Not just that, but Vale holds control over what ongoing research can disclose of the importance of the caves:
Renato Kipnis, a respected archaeologist in São Paulo whom Vale hired to
survey the caves of Carajás, said that Vale had prohibited him from
discussing their archaeological significance, because of a
confidentiality agreement Vale had required him to sign. Later, a Vale
spokeswoman allowed Mr. Kipnis to be interviewed by e-mail, but only if
the company was allowed to vet his replies. 

In written replies screened by Vale, he marveled at the importance of the caves. 
Source: New York Times
NASA image of the already existing Carajás mine
1 Comment

Posted by on December 19, 2012 in America, archaeology, Brazil, Latin America, Native Americans


Videos of the Iruña-Veleia Congress (I)

As you may recall, the International Congress on Iruña-Veleia took place in Vitoria-Gasteiz (Basque Country) earlier this month. The complete written reports can be found at Euskararen Jatorria.
These videos have been published at Iputztar (YouTube user). Some have already been posted in this blog (so I will only include a link) and we can expect that more will be published in the near future (it seems to me that the list is very much incomplete as of now). Most are in Spanish language, with some Basque also, but at least one is in English.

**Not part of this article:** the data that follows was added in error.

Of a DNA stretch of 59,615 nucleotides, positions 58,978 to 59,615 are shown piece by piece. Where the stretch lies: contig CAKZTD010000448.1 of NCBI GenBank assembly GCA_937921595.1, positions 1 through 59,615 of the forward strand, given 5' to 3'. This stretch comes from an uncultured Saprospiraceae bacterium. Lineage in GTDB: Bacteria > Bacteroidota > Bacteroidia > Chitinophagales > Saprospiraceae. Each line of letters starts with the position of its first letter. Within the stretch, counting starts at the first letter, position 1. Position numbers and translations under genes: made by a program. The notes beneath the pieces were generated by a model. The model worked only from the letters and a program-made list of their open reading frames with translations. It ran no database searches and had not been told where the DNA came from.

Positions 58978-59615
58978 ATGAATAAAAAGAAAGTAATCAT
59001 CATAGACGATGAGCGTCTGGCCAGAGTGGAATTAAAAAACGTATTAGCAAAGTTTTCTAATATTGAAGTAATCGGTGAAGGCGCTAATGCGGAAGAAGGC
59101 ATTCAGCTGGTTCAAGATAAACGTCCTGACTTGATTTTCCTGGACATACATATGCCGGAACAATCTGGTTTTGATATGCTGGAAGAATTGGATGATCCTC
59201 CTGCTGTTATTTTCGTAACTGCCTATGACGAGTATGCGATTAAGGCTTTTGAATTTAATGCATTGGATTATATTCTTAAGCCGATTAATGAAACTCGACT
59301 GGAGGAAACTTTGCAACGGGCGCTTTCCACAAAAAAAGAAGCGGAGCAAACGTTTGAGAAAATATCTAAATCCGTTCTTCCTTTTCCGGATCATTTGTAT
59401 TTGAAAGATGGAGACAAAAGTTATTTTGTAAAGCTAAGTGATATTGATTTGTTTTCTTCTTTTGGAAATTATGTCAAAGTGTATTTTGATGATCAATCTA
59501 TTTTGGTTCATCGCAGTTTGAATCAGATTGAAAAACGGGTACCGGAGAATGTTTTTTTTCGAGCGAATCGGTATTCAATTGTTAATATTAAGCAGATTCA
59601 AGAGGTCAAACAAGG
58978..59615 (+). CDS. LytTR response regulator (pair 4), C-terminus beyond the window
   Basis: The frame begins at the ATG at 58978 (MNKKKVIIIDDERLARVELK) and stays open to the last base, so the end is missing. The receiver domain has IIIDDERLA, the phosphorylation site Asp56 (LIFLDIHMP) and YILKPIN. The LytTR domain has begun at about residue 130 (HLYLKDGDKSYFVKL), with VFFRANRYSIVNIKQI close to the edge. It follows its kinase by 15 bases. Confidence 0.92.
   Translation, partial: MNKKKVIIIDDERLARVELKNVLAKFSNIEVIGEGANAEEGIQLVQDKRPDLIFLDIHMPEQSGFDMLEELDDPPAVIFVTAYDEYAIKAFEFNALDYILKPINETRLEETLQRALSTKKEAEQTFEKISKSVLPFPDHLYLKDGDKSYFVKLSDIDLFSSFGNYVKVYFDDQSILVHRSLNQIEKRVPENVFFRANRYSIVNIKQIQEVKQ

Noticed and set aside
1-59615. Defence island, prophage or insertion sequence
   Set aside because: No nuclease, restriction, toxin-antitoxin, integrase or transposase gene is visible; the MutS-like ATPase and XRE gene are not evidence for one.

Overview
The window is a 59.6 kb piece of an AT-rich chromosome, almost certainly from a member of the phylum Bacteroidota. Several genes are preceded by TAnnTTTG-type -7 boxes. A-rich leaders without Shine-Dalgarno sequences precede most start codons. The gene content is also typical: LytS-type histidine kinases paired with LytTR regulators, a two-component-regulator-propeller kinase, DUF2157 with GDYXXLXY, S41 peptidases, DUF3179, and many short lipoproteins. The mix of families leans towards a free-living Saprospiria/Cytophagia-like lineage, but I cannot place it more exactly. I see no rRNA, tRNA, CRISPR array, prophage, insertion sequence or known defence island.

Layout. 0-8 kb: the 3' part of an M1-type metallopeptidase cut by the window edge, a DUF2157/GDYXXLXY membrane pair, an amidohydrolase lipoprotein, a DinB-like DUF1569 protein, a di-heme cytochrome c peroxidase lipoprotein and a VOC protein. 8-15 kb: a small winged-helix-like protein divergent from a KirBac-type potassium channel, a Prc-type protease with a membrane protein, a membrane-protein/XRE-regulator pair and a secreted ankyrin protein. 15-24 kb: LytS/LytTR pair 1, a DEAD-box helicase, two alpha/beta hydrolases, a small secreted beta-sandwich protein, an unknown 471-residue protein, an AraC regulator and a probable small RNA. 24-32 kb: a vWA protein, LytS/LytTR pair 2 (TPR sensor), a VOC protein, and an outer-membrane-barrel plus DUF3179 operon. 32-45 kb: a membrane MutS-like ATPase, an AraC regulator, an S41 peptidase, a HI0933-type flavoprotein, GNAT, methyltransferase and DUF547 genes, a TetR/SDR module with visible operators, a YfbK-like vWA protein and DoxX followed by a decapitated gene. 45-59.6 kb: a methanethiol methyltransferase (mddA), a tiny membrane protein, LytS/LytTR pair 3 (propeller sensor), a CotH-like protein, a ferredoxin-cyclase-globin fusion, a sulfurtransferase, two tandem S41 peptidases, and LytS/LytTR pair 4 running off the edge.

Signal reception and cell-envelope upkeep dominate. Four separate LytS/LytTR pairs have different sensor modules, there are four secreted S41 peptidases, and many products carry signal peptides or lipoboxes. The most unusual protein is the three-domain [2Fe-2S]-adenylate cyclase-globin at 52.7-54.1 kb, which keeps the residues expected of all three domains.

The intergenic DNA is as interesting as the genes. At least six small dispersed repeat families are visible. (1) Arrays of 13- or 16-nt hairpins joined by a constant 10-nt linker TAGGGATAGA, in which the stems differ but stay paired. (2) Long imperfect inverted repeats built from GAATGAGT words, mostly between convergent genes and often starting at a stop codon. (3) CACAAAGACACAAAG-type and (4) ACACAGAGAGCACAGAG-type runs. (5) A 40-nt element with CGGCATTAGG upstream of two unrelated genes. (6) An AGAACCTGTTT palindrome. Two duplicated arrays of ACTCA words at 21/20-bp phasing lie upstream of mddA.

Full playlist of the Congress’ videos in sequence (for people with plenty of time).
00 – Sarrera (Introduction) → YouTube link.
01 – Antonio Rodríguez Colmenero (archaeologist, epigraphist) → YouTube link[es], in this blog.
02 – Edward C. Harris (archaeologist) → YouTube link[en], in this blog.
03 – Eliseo Gil (archaeologist, former director of Iruña-Veleia digs, accused of falsification by the most surreal linguists’ gang ever, accusations never proven). In Spanish: